encouraging a child to learn

Some of the digi photog kids

My sister teaches in a school district that could be considered less than stellar. There are metal detectors at the doors, the kids have to carry mesh back-packs, they aren’t allowed lockers and must wear uniforms to school. They are also given a complementary breakfast and .10 lunches because that is just the level of poverty of the greater majority of her students. Sometimes there are far greater disadvantages than just the poverty levels of the kids and sometimes there are just some bad apples as well.

She’s been through some riots. She’s been through some lock-downs on campus. There have been some even scarier moments in her ample career with these kids given all the insane changes happening in Texas education, but she still tries to engage them and keep them somewhat interested in learning. It helps, I’m sure that she has the Pre-ap and GT kids but even some of the kids in regular classes seemed really interested in our project today, which is encouraging, given the conditions and situation.

Our project, for the past few years, is to use digital photography as a way to introduce and strengthen science concepts with her kids. I volunteer after school and on weekends to teach them how to work with a camera (I have two point-and-shoots and she has two as well and then whatever cameras they hopefully have-which can mean upwards of 40 kids trying to use less than 8 cameras) to capture physical and life science concepts. My sister, of course, handles all the science aspects. The photos are then printed, matted and entered into Science Fair and also into a photography contest at a local park (if they so choose).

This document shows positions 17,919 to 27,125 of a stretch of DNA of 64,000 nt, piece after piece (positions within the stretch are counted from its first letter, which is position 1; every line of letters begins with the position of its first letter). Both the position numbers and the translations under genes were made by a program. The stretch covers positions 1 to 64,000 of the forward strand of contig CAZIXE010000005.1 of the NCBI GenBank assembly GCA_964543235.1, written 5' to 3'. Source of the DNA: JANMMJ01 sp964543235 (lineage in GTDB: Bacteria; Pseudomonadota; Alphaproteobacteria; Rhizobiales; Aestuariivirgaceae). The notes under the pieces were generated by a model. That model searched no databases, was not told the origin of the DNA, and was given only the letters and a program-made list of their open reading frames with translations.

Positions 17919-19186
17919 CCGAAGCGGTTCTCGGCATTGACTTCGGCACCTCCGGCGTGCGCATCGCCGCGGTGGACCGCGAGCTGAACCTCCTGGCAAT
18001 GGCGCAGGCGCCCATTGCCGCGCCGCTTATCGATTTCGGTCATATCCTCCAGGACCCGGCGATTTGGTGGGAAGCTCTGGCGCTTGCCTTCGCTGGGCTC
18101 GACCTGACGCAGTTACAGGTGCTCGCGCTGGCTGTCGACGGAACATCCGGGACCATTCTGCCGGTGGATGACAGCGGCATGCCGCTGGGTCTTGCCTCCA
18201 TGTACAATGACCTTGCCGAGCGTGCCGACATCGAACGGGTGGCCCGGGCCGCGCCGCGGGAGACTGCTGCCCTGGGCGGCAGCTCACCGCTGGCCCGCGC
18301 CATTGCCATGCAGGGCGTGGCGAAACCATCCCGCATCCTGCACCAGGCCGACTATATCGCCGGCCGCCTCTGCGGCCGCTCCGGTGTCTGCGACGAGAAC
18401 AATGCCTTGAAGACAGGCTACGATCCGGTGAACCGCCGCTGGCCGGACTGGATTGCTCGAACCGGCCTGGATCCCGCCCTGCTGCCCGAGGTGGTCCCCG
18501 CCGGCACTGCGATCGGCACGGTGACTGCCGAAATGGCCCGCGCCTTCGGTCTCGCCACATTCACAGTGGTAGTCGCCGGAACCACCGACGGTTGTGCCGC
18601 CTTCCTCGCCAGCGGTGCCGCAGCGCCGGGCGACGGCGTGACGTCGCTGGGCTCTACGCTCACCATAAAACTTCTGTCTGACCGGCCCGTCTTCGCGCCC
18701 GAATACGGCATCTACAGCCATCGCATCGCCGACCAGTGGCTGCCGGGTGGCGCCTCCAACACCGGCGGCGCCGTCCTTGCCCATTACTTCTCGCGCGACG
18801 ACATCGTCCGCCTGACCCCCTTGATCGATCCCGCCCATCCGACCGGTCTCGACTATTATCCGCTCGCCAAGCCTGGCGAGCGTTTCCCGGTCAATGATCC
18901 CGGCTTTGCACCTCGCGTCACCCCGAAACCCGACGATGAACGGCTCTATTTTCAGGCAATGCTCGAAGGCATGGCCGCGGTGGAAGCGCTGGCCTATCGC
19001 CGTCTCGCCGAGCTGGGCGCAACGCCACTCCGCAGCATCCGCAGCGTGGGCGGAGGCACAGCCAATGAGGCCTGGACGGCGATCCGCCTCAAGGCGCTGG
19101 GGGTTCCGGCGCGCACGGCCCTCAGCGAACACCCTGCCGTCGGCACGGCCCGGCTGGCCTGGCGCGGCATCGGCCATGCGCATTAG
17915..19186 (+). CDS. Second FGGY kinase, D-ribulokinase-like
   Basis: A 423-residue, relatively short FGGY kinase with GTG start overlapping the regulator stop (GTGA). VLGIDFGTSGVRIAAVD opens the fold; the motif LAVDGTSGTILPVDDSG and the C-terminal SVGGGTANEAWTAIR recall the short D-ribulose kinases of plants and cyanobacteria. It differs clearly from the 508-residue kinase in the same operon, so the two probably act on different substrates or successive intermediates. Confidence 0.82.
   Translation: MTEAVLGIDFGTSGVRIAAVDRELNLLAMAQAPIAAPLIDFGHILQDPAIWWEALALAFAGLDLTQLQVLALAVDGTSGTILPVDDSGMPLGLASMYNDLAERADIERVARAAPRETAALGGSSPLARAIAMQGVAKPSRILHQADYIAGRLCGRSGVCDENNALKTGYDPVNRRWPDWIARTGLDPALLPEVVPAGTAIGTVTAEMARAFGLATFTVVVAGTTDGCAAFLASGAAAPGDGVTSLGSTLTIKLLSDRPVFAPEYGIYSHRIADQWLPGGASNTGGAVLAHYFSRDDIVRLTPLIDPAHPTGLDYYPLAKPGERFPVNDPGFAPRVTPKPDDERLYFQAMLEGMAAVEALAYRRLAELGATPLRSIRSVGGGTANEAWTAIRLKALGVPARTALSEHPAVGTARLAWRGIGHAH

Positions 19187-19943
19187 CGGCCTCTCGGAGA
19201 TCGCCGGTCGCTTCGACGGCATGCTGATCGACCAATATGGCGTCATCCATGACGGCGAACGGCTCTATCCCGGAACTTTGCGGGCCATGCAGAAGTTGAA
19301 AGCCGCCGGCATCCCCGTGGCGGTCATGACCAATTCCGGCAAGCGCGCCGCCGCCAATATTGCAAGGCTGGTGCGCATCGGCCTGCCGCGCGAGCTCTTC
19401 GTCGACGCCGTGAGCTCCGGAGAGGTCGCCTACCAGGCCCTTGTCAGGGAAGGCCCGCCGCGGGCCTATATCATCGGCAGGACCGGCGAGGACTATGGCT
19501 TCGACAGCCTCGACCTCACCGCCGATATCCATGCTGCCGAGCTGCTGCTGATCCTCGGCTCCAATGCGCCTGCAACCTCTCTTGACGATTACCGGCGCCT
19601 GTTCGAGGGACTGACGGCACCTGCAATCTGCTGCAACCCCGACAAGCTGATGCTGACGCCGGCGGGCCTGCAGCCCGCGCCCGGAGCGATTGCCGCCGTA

The kids are so incredibly grateful and polite, it just blows my mind every time. They gave me flowers and a card today for my help and one girl gave me a hug. I also get a hug every time a kid from last year comes back to visit. Seeing them at the local arboretum is so heart-warming/wrenching it was like Disneyland for some of the kids (of course not all of the kids were so sheltered) they couldn’t imagine something so beautiful, well-tended and manicured being free to the public.

Today I went to the school for their in School Science Fair where we judged their photos and picked the kids that will go on to the District Science Fair in a few weeks. Some of the kids didn’t come to any of our group sessions and their pictures really showed it, which made me feel good to a point, I didn’t want any of the kids to feel like I wasn’t a value add for them (ACK PROJECT MANAGEMENT REARS IT’S UGLY HEAD) but I don’t like any kids in that kind of situation to feel worse. When I wandered the room “judging” it was more talking to the kids about how they got the picture they got and quick tips about what they could do better, how they could try it differently in the future, if they wanted to.

There are several kids that have a natural talent and several more that worked really hard at getting a good picture. I am really proud of the work that they are putting out there. I can’t wait to see how they do at District. I really hope they do well, it will be such a great esteem boost!

They’ve done some fundraising and so far they’ve raised enough to get one new camera (or maybe some used ones if we hit a pawn shop or something) which is awesome, I mean every little bit helps. Some teachers inquired about buying prints, but no one came through on that end once my sister actually offered it, hopefully that changes and the kids will get more cameras, it’s a bit of a goat rodeo to work with the small numbers we have, but you do what you can.

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